Alain Vigneault

Teflon Coach?

I’m more than a little surprised some of the New York Rangers local newspapers, and pundits, haven’t been more critical of Coach Vigneaults body of work this season. Since the Rangers 2014 Stanley Cup finals appearance the Rangers have been on a decline. Culminating in this springs embarrassing toasting by the Pittsburgh Penguins in a five game blowout. 113 regular season points last season 101 this season, another 12 point drop off next season and the Rangers won’t make the playoffs. This off season is not geared around adding players to compete for the Stanley Cup, its about adding players to make next seasons playoffs. You take away Henrik Lundqvist’s scintillating start to the season and the Rangers would NOT have made this seasons playoffs. Let that sink in, this season was a disaster only masked by Lundqvists early season dominance. 

Compound that by delving into the overall poor team play and poor special teams play and there  is certainly subject matter for debate. Five on five play was a inconsistent adventure usually preceded by seemingly nightly forward line shuffles. The top lines appeared to be more of a who you are placement, than what have you done lately reward.  The compete level and battle intensity level just wasn’t there most nights, as it appeared the plan was to win with as little effort as possible. 

The once vaunted defence was a shell of its former self. Individually the veterans all struggled, and looked confused in their defensive zone responsibilities. Some more so than others, yet quality minutes were handed to some who were struggling enough to make most observers wonder why they were even in the lineup. Instead of being recognized as having a physical style that could impact games in a way no other defenseman could, Dylan McIlrath sat far to often. McIlrath and late season call up Brady Skjei both showed potential and promise, the lone bright spots in the underachieving defensive group.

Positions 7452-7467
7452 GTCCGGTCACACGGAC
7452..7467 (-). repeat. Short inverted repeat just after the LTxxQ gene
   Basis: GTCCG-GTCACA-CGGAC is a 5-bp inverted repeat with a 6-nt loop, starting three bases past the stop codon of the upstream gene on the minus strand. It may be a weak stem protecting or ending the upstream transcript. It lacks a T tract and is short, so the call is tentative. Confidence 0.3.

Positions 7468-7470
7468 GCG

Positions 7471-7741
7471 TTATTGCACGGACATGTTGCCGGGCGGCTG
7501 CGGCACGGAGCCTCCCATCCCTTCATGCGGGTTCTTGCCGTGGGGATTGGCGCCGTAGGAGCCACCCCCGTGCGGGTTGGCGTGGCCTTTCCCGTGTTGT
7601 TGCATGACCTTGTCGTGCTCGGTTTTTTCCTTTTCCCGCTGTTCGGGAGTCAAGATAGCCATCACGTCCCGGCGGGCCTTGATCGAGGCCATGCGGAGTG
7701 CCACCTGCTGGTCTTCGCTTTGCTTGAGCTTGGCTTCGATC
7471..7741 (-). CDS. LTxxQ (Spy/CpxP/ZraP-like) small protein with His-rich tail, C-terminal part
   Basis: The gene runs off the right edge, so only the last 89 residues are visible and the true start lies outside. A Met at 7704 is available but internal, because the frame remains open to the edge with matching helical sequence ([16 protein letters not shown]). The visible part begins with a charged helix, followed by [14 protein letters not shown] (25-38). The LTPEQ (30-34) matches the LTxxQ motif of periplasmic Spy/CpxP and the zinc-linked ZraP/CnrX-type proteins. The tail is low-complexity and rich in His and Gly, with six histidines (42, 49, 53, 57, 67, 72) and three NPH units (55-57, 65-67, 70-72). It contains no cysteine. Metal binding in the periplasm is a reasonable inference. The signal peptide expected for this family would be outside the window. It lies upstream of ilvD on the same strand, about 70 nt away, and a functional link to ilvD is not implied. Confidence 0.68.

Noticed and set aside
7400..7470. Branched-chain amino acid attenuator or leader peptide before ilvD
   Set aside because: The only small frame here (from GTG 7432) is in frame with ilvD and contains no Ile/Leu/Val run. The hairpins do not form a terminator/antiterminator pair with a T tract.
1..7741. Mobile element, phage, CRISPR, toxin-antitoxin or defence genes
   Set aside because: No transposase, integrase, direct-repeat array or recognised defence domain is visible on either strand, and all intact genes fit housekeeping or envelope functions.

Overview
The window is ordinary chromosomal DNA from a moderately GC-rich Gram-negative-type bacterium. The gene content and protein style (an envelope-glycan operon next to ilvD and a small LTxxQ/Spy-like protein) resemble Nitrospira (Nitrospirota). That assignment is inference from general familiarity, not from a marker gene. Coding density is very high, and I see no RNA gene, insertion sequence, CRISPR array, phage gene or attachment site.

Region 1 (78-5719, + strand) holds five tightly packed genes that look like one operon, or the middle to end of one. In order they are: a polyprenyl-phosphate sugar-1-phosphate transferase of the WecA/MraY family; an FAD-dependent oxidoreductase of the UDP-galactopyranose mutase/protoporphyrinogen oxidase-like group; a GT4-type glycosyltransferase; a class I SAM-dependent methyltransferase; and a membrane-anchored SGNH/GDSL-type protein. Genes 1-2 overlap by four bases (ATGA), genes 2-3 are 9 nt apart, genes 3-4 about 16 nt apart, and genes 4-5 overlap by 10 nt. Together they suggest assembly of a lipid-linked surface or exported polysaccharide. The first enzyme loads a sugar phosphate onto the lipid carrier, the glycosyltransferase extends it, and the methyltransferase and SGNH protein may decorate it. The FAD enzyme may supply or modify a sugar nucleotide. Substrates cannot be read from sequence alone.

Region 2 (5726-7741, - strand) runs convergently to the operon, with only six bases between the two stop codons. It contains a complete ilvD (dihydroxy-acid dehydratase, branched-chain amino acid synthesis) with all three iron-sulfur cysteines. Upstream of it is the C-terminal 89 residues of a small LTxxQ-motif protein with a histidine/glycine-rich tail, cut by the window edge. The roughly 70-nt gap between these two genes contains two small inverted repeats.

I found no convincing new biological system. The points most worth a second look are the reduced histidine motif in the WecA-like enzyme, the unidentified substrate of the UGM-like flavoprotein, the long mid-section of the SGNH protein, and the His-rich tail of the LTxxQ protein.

The special teams starting with the leagues 14th overall power play were not good. Injuries finally opened a spot for the Rangers best power play weapon Keith Yandle, to show just how wrong it was to have him watching the starting PP unit for the first 1/2 of the season. The best start to a successful power play is to have your best players on it. 

The penalty killing was worse, finishing 26 overall in the league while allowing a horrendous 53 goals against. The weak penalty killing meant the Rangers started 65% of their games last season down a penalty kill goal against. 

 Running around in their own zone, poor team play, multiple defensemen and forwards not playing up to their potential, and poor special team play, are all issues that reflect the quality of coaching a team is receiving. 

When I read this on another website 

“Alain Vigneault said that the Rangers need to improve their puck movement and puck management from their defense.

He added that puck movement is something that he “really thought” dropped this year and he isn’t quite sure why.

I thought maybe the Rangers need a coach who has the answer. 

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